1. Tailoring. This is not just for cover letters, every CV should be tailored to the job and organisation you’re applying for. Do this by reading through the job description and person specification and matching everything you say to what they want. Don’t have a job description? You can find an example on prospects.ac.uk.
2. Length. Your CV should be 1 or 2 full pages. No half pages: fill each page. Finance and management consultancy usually expect 1 page, however, this depends on the company so worth checking directly with them.
3. Choose the right format. The traditional chronological CV doesn’t work for everyone. If you don’t have relevant experience, a skills-based CV can work for you. See the difference in our example CVs.
4. Separate relevant and other experience. If you’ve had a relevant internship or experience but have done other things more recently, separate these two categories out to bring the relevant information higher in the CV as this helps indicate its importance.
5. Bullet points. In their first 30-second scan, employers won’t be able to read through chunks of text, no matter how well crafted they are. Use bullet points to get information across clearly and efficiently.
6. Quantify. Use numbers to give a sense of scale and responsibility. For example, if you organised events for more than 100 people, or increased sales by 23%.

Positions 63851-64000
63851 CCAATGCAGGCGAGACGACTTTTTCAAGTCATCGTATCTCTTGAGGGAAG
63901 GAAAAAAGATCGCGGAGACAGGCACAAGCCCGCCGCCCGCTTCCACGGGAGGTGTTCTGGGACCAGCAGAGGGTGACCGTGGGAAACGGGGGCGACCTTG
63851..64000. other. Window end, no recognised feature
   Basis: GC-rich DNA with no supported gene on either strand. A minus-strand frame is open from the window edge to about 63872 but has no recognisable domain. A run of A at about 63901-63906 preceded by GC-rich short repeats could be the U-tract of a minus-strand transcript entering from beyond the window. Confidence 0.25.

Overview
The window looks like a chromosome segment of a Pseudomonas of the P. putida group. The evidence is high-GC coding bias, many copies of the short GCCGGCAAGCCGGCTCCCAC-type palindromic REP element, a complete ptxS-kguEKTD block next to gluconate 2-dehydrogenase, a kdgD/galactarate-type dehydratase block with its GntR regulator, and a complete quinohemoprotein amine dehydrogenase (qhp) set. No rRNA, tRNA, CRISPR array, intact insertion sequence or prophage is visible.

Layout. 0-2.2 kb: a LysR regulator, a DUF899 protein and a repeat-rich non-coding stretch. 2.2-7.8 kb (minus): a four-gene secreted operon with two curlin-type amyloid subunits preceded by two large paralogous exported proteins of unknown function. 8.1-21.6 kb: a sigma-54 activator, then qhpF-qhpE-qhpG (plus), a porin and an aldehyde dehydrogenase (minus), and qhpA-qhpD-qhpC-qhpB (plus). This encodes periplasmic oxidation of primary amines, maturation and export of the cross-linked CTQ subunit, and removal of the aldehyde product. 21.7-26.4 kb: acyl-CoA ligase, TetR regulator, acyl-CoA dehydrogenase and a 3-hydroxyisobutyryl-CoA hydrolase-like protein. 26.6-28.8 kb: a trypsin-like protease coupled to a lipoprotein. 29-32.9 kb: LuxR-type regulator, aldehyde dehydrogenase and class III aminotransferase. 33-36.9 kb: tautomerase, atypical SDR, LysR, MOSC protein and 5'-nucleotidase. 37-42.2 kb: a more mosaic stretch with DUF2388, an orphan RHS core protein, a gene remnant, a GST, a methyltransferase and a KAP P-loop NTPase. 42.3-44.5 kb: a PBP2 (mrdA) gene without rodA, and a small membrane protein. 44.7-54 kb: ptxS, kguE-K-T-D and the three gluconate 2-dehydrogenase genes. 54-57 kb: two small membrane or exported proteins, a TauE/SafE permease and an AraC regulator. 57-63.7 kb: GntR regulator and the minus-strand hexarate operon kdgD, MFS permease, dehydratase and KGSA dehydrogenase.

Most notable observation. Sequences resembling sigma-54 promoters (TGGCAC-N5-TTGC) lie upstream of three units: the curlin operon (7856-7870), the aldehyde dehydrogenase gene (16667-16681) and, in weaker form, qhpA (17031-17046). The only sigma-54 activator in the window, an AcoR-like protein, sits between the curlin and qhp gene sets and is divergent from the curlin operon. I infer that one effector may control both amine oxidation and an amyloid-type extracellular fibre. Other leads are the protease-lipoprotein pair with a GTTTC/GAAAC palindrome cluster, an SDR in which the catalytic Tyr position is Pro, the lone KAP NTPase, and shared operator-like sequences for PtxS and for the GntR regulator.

7. Emphasise your skills. Don’t just list what tasks you did, make every experience relevant by reflecting on the transferable skills you gained and providing evidence. For example, part-time work is great for communication, teamwork, and time management.
8. University focus. Highlight your achievements during your university course, rather than your school level achievements. Avoid filling space with things like school subject awards, as achievements are optional on a CV. Rather, demonstrate how you’ve used your university time productively.
9. Action words. Start every bullet point with an action word like ‘initiated’, ‘formulated’, ‘liaised’ instead of ‘I did this… and that…’. See more on our website.
10. Keywords. Your CV might go through an electronic system which scans for keywords from the job description, particularly if you’re applying to a larger employer. You therefore need to make sure you use and reflect their language in your CV.
To find out more about how to write a great CV, look out for our CV Quickfix talks on mycareer.